Could Canceled Tariffs Result in More Ag Buys from China?
October 25, 2019
Reuters cites unnamed U.S. sources who say China wants planned taxes for December 15th rolled back and a stop to those put in place on September 1st. Trade negotiators met today via phone to discuss the 'phase one deal.' One source says China's farm purchases will start at around $20 billion annually. A Bloomberg report made similar claims on Thursday.
The source also says the purchases could rise over time, but would depend on market conditions and pricing. Meanwhile, Vice President Mike Pence delivered a closely watched speech in Washington on Thursday.
Pence stated "We are not seeking to contain China's development. We want a constructive relationship with China's leaders, like we have enjoyed for generations with China's people. And, if China will step forward and seize this unique moment in history to start anew by ending the trade practices that have taken advantage of the American people for far too long, I know President Donald Trump is ready and willing to begin that new future."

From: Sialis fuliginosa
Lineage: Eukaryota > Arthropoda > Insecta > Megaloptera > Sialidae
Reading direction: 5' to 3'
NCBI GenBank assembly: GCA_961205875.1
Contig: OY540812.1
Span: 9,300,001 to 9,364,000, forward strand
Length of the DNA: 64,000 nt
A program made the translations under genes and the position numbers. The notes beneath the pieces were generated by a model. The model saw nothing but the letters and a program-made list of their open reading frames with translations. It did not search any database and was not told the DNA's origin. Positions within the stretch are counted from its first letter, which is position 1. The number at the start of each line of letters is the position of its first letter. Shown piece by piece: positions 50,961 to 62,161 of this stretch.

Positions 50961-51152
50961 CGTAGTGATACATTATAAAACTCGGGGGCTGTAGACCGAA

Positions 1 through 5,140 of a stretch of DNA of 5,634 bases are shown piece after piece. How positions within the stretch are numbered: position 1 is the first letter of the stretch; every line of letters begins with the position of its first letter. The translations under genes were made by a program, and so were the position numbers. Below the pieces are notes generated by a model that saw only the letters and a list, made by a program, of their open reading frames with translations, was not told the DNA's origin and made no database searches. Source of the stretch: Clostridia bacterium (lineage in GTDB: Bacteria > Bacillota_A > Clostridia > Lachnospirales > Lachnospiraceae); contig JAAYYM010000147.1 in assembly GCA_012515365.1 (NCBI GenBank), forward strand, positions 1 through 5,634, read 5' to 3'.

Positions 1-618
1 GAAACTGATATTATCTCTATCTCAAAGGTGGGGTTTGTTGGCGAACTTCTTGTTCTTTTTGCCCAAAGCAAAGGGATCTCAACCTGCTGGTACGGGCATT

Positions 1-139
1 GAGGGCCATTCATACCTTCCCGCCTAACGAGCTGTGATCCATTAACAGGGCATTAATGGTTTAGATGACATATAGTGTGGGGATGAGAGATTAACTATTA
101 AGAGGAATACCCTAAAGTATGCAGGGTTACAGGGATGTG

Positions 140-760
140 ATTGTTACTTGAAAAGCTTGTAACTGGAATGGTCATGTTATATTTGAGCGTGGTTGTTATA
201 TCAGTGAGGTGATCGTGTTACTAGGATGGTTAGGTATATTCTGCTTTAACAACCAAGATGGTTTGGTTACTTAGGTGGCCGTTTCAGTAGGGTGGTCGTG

President Donald Trump and Chinese President XI could nail down details for a 'phase one' deal during the A-PEC Summit kicking off November 16th.
As trade tensions with China remain unresolved, U.S. producers continue to bear the brunt of retaliatory tariffs. Lorenda Overman is a soy and hog farmer. On her operation, the soybean tariff has resulted in a loss of $1.50 – $2.00 per bushel, which spells a substantial loss of $105,000 – $140,000 in total for their soybean harvest. For hogs, the integrator they sell to will be taking the hit in 2019 but will be passing it down to the Overman farm in 2020.
China imported $9.1 billion of U.S. farm products in 2018 while exports in the first half of 2019 sank to $1.3 billion.